New Delhi: India’s merchandise exports last month rose to $32.50 billion, higher by 48.34 per cent over $21.91 billion recorded in June 2020, official data showed on Thursday.
Similarly, exports last month recorded a growth of 29.85 per cent growth over the June 2019 mark of $25.03 billion.
The country’s merchandise exports in May 2021 had risen to $32.27 billion.
As per the data, the value of non-petroleum and non-gems and jewellery exports in June 2021 was $25.65 billion, as compared to $18.48 billion during the corresponding month of 2020, registering a positive growth of 38.84 per cent.
“As compared to June 2019, non-petroleum and non-gems and jewellery exports in June 2021 registered a positive growth of 33.42 per cent,” an official statement on foreign trade said.
Similarly, India’s merchandise imports last month rose. It grew by 98.31 per cent to $41.87 billion over $21.11 billion in June 2020.
Parallelly, imports rose by 2.05 per cent over June 2019, at that time, imports stood at $41.03 billion.
In May 2021, India imported $38.55 billion worth of merchandise goods.
“Oil imports in June 2021 were $10.68 billion, which was 116.51 per cent higher in dollar terms in June 2020. As compared to June 2019, oil imports in June 2021 were 4.72 per cent lower in dollar terms and 0.93 per cent higher in rupee terms.”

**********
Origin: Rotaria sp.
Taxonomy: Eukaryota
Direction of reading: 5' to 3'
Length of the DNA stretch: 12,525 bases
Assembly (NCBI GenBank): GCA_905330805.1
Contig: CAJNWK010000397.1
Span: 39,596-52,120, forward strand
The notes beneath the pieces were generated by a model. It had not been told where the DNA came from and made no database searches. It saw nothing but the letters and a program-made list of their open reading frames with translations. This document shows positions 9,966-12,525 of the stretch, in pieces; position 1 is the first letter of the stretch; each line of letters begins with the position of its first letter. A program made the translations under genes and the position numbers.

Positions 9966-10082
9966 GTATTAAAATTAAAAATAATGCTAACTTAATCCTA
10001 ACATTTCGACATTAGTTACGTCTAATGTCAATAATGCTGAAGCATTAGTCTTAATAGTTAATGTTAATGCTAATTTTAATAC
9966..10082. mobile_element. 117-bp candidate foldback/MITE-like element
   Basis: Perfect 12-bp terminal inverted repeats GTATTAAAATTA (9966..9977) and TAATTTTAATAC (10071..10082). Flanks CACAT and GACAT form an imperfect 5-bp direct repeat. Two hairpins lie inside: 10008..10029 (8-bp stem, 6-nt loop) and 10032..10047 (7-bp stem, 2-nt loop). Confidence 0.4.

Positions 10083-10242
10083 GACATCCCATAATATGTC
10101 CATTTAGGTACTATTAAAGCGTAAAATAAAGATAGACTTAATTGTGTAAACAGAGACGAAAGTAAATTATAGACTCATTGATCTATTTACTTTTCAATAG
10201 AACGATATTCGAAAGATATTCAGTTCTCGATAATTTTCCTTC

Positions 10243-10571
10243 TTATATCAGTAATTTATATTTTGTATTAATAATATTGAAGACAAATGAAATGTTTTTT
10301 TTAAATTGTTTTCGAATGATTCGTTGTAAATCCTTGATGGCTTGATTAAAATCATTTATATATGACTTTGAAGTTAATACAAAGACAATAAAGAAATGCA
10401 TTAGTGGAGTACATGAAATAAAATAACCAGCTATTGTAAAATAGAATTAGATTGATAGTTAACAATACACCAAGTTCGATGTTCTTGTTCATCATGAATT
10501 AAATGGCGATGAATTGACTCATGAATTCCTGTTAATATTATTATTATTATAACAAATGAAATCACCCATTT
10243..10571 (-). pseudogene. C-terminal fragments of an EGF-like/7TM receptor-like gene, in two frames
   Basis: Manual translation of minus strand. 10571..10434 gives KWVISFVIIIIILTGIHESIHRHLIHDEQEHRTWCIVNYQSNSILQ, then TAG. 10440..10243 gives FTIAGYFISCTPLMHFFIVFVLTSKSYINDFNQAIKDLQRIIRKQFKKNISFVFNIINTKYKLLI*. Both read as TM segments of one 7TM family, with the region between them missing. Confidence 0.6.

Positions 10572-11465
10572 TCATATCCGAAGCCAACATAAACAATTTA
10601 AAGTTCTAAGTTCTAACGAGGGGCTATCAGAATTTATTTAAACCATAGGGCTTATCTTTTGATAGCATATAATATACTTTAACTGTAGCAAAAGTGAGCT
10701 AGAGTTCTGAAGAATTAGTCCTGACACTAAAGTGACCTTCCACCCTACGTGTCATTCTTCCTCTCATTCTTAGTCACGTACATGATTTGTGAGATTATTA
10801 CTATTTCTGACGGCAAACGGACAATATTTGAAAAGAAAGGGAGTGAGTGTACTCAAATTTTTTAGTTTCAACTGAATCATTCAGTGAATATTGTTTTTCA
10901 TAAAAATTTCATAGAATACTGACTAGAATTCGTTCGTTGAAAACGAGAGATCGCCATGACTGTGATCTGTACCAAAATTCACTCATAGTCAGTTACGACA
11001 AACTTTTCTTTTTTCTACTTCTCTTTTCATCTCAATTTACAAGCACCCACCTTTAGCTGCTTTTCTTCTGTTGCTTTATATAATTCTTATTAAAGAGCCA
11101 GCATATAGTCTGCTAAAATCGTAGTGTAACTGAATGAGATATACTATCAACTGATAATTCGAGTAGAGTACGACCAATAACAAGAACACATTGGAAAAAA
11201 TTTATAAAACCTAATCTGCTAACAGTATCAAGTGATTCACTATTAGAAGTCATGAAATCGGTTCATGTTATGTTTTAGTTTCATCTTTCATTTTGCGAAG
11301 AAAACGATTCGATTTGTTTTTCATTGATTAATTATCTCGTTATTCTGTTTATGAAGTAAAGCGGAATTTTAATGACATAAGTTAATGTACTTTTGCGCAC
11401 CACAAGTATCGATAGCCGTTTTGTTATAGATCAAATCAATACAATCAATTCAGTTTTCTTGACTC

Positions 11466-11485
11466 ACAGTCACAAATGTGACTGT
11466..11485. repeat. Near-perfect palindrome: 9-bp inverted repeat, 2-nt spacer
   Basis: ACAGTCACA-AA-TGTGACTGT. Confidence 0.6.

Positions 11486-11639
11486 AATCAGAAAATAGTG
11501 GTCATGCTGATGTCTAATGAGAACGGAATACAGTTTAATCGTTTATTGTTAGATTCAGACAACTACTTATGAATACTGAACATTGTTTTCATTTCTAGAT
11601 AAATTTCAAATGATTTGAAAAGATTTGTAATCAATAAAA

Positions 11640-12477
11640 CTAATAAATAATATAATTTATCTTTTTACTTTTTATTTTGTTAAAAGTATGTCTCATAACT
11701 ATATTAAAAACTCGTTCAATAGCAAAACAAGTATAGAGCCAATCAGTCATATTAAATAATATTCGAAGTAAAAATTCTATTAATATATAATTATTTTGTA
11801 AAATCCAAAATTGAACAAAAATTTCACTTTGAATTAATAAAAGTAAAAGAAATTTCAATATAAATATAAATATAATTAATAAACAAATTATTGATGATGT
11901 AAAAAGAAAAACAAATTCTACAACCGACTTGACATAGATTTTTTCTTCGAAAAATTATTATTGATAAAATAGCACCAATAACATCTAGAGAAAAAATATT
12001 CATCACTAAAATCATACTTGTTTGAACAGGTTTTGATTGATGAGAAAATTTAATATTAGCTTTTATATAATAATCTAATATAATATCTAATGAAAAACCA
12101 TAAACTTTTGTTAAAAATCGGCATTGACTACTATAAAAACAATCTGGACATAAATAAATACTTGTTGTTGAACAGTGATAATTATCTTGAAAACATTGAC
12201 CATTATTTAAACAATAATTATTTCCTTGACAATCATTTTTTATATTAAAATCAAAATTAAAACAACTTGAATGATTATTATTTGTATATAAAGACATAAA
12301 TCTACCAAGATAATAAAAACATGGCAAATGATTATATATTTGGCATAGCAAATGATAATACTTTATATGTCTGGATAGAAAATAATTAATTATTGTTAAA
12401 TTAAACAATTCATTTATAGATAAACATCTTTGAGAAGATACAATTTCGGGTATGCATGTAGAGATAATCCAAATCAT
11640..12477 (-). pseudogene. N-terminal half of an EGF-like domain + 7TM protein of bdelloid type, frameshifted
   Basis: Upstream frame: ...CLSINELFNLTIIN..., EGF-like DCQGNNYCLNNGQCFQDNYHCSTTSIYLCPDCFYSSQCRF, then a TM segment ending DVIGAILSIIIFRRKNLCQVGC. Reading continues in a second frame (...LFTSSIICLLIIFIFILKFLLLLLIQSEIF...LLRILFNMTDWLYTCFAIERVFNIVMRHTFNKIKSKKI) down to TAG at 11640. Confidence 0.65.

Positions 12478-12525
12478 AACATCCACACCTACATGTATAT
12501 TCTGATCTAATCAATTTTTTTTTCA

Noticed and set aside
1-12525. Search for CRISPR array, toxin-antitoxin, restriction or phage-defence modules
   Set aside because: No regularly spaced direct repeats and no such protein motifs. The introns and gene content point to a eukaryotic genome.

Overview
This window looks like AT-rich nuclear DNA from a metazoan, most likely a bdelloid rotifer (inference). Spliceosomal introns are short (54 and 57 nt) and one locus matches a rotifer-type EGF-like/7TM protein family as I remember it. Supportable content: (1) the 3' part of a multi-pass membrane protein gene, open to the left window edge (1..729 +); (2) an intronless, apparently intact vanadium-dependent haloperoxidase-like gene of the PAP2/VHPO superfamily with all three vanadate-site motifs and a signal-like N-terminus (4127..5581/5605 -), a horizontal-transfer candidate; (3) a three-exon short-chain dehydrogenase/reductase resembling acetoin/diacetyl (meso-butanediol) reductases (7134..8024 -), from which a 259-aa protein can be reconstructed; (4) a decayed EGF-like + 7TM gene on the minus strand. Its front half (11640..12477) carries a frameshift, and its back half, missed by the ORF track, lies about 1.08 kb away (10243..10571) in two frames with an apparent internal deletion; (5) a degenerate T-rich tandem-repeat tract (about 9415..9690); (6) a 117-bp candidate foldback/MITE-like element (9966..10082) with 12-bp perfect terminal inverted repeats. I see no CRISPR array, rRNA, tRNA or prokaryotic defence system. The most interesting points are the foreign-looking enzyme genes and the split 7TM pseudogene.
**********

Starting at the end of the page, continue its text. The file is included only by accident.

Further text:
“Non-oil imports in June 2021 were estimated at $31.20 billion which was 92.77 per cent higher in dollar terms, compared to $16.18 billion in June 2020.”
As compared to June 2019, the non-oil imports in June 2021, were 4.59 per cent higher in dollar terms.
Consequently, the trade deficit in June 2021 widened to $9.37 billion over the trade deficit of $0.79 billion reported during the corresponding month of 2020.
“As compared to June 2019 ((-) $16.00 billion), the trade balance in June 2021 exhibited a positive growth of 41.43 per cent.”
In May 2021, the country ran a trade deficit of $6.28 billion.
“With surging exports and relatively subdued gold imports in May-June 2021 dampening the aggregate trade deficit to a three-quarter low US$31 billion in Q1 FY2022, we expect the current account to revert to a small surplus in that quarter,” said ICRA’s Chief Economist Aditi Nayar.
“In line with the sequential recovery displayed by most high frequency indicators, non-oil non-gold imports rose in June 2021, reflecting a pickup in demand with the gradual unlocking as well as the high commodity prices.”